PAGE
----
2. The question of jurisdiction is very vital in any adjudication. Where there is no jurisdiction on the part of an adjudicating authority to bear and determine a cause or matter, it cannot exercise judicial powers in respect of that matter. Any such exercise is a nullity, and the proceedings and judgment as a result of that exercise are all null and void. [Mustapha v. Governor of Lagos State (1987) 2 NWLR (Pt.58) 539;Western Steel Works Ltd. v. Iron and Steel Workers Union (1986) 3 NWLR (Pt. 30) 617;Utih v. Onoyivwe (1991) 1 NWLR (Pt.166) 166 referred to].
  3. Because the issue of jurisdiction is fundamental and crucial, it can he raised at any stage of the proceedings. It can be raised even on appeal at the Supreme Court. [State v. Onagoruwa (1992) 2 NWLR (Pt.221) 33;Ejiofodomi v. Okonkwo (1982) 11 SC 74; National Bank (Nig)Ltd. v. Shoyoye (1977) 5 SC 181; Udenta v. Chunkunta (1953) 3 ENLR 44;Management Enterprises Ltd. v. Otusanya (1987) 2 NWLR (Pt.55) 179 referred to]

4        The issue of jurisdiction being fundamental to the existence of an action, the form, nature or procedure of how it is to be raised is not regimented. Where an objection to the jurisdiction of an inferior court appears on the face of the proceedings it is immaterial by what means or by whom the court is informed of such objection.

5        Where the decision of a State Customary Court of Appeal is a nullity on the ground that the court lacked the requisite jurisdiction, such a decision can be challenged in a substantive action before the High Court notwithstanding that the two courts are of co-ordinate jurisdiction in the judicial hierarchy. [Okoye v. Nigerian Construction and Furniture Company Ltd. (1991) 6 NWLR (Pt.199) 501 referred to]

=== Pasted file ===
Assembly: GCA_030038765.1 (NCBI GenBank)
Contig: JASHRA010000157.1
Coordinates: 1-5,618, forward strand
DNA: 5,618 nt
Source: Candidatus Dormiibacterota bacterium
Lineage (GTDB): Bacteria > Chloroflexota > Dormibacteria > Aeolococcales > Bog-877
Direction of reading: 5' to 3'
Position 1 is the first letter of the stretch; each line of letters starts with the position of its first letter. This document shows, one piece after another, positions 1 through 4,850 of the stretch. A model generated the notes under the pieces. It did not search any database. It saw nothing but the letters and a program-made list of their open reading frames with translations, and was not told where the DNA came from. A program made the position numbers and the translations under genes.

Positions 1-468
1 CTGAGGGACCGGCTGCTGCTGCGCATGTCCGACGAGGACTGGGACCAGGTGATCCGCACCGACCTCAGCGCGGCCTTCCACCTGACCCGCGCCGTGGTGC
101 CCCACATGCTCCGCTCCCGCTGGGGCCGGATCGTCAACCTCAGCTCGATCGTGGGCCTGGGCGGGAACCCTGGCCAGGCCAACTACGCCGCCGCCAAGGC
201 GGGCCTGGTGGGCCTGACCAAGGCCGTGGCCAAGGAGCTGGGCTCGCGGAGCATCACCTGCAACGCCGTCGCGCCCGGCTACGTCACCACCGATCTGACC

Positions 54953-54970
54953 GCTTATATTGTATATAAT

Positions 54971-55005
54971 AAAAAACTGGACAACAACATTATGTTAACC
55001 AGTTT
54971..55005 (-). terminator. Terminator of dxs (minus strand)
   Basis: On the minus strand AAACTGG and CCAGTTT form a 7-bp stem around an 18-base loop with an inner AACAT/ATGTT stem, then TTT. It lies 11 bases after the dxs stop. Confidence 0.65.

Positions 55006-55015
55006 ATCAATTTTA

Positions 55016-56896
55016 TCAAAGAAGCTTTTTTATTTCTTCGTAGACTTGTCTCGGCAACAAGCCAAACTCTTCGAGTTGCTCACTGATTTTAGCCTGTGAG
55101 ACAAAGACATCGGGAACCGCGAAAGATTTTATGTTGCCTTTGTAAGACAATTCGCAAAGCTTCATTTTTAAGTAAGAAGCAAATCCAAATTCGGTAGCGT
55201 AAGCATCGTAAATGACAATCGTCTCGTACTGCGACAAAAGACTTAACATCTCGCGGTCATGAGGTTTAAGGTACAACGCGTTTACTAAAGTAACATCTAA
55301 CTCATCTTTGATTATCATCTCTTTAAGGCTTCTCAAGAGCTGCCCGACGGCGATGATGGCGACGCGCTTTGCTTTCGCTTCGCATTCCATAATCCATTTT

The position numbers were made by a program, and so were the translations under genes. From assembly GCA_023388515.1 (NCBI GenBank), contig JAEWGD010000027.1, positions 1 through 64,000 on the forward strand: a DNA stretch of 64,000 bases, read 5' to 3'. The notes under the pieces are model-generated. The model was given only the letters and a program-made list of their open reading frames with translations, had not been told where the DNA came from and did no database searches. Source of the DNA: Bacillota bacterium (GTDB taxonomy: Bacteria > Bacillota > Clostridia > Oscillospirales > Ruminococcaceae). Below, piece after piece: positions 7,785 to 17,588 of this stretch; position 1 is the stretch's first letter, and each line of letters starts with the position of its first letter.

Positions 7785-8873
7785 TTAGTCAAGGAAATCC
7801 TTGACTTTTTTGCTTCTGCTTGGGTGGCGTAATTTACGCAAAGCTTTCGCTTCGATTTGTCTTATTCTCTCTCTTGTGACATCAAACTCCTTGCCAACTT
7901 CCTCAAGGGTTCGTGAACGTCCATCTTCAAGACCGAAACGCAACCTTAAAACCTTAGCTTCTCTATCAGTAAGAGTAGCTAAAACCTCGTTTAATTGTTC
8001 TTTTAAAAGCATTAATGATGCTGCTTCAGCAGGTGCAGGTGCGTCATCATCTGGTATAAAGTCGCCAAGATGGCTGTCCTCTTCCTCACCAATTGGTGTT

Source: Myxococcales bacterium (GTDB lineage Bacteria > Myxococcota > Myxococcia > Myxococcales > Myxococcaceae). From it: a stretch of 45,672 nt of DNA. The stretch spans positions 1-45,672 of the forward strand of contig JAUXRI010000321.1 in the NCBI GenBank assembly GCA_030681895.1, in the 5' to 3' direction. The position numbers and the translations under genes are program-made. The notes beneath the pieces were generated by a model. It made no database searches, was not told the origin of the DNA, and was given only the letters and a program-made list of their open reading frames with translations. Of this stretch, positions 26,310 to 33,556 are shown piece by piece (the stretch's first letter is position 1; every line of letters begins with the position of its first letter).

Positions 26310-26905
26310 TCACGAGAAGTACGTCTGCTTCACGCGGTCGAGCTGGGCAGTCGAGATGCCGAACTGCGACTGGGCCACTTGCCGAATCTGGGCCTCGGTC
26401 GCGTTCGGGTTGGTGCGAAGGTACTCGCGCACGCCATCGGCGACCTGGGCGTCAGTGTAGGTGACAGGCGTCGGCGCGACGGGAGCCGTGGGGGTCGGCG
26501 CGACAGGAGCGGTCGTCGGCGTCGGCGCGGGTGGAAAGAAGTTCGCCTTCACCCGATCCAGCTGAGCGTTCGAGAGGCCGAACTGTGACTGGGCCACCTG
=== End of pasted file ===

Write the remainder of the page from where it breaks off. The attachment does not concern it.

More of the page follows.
6        Generally, a court of co-ordinate jurisdiction does not have the jurisdiction to set aside the judgment of another court of similar jurisdiction but it can do so where

(a)     the said judgment is ab initio void

(b)     when the order is a nullity it can be set aside ex debito justitiae.

[Onogoruwa v .I G.P. (1991) 5 NWLR (Pt.193) 593;Adegoke Motors Ltd.v Adesanya (1989) 3 NWLR (Pt.109) 250; Skenconsult Nig. Ltd. v. Ukey (1981) 1 SC 6 referred to]

7        Under the doctrine of precedence or stare decisis the Court of Appeal is bound by the decision of the Supreme Court and its own decision except in circumstances stated in Young v.. Bristol Aeroplane Co. Ltd. (1944) 2 All ER 293.

8        The Court of Appeal is bound by its own decision except in any of the following circumstances:-

(a)     where there are two conflicting decisions of the Court of Appeal, it is entitled to decide which of them it will follow;

(c)     the Court of Appeal will refuse to follow its own decision which, though not expressly overruled, cannot in its opinion stand with a decision of the Supreme Court; and

(c)     where its previous decision was given per incuriam the Court of Appeal is not bound to follow it.

Usman v. Uwaru (1 992) 7 NWLR (Pt.254) 377 referred to and followed]